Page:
As anyone who has attended our 3-day training course will know, we recommend that collaboration between three key groups (product, development/test and design/UX) is best practice for ensuring requirements that deliver. Through this team, we can ensure that the 4 big risks as identified by Marty Cagan are covered.
● Valuable – Product usually lead on this dimension
● Usable – Design / UX usually lead on this dimension
● Feasible – Development / Test usually lead on this dimension
● Viable – Product usually lead on this dimension
Maybe with the inclusion of DevOps, we should be expanding that team and adding a 5th significant risk to consider:
● Operatable – Operations would hopefully take the lead here!
Ensuring that those operational requirements are covered, that may have traditionally been covered as “non-functional” requirements, is increasingly important. It ensures that when a product is in-life it can be run and maintained in an efficient manner. If you consider a SaaS platform, in particular, this is important.
As an example, Netflix has a DevOps culture, although it doesn’t call it by that name. The team focuses on ensuring that the development team doesn’t get bogged down in operational details. For example, instead of asking the software engineers to figure out how to spin-up a host on a cloud provider, they take care of it. But they don’t do it for them; they do it by building tools that the team can use to do the job. They ensure that development teams can be efficient and focus on adding value without dealing with this detail.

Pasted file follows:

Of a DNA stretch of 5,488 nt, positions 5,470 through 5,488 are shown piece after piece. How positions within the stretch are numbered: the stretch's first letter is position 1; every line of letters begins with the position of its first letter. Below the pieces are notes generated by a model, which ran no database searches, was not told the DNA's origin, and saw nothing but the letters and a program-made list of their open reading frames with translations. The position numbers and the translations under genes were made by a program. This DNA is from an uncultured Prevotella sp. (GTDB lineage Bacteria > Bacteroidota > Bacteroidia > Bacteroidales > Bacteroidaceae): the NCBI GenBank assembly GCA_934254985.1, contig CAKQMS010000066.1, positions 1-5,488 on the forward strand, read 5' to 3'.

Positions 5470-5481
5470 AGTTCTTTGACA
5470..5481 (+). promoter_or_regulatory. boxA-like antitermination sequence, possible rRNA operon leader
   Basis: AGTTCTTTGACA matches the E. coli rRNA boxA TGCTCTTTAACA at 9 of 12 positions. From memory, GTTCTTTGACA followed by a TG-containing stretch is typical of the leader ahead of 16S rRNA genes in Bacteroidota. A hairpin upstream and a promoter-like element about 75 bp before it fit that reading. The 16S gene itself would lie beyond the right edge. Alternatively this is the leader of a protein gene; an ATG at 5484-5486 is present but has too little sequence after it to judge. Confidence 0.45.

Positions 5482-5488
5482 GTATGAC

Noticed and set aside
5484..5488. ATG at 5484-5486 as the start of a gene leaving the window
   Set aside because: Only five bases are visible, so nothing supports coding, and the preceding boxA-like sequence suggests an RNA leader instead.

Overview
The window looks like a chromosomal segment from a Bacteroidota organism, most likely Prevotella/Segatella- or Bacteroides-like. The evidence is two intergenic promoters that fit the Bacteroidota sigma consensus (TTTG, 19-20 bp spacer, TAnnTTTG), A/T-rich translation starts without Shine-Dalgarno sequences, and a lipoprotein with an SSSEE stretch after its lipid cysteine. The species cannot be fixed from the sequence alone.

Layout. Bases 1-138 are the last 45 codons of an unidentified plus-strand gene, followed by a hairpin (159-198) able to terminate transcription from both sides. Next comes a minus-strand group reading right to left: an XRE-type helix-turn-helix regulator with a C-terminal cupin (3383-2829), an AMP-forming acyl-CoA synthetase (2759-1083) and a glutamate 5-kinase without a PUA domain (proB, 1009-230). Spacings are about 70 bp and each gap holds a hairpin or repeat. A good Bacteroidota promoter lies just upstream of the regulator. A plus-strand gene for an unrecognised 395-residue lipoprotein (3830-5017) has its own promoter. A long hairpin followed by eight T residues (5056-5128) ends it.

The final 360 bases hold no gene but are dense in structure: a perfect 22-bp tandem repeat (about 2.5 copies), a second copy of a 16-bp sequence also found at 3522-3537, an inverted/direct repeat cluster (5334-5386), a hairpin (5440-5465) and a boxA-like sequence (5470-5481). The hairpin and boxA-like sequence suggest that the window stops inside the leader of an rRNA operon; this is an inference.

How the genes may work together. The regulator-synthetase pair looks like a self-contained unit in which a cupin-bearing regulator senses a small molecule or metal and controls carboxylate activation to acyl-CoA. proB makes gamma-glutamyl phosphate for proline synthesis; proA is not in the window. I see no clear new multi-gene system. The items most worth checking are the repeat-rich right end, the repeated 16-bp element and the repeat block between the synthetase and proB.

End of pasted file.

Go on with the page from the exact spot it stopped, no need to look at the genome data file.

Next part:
DevOps emphasizes the shift from a Project to a Product mindset, especially for the IT community. For a long time, they have used the language of projects. Those projects were run for a finite amount of time to achieve something and then ended. If you have a product with customers, using this approach of taking the team away doesn’t fit. The product needs to be maintained and evolved; the team that created it are the ones best suited to do that work, so keeping the team together makes a lot of sense. Marty Cagan classifies businesses as either IT companies, with the old project mindset, or Product companies, the Product mindset. Mik Kersten also looks at this in his book Project to Product.
One operating difference I have found is that DevOps teams tend to prefer Kanban as their working model. Kanban emphasizes the flow of work through the system, delivering quickly, but accepts constant chop and change. Most development teams, on the other hand, tend to prefer Scrum, which emphasizes small batches of work delivered in a (short) time-bound manner. This can cause some friction when working closely together, especially if working in the same fully cross-functional team. It may be one reason why there is the rise of the so-called ‘Scrumban’.
DevOps offers enormous potential for improving the effectiveness and efficiency with which a genuinely cross-functional product team can deliver. It ensures that development, in particular, can focus on adding customer value and not get lost in the weeds of operational tasks. It allows product management to confidently experiment and monitor how their product is performing; while giving the ability to respond quickly to issues in a live product. If you are interested, the DevOpsGroup might be able to help you learn more about it and even help you build the capabilities.
DevOps is not a new fad; it is a philosophy that has been around for some time and looks to be here to stay. It is highly complementary to how modern digital product teams work and if you are not already doing some (or all) of it, we would lay odds on it coming to your business soon
Thanks to and contributions by:
DevOpsGroup Product Managers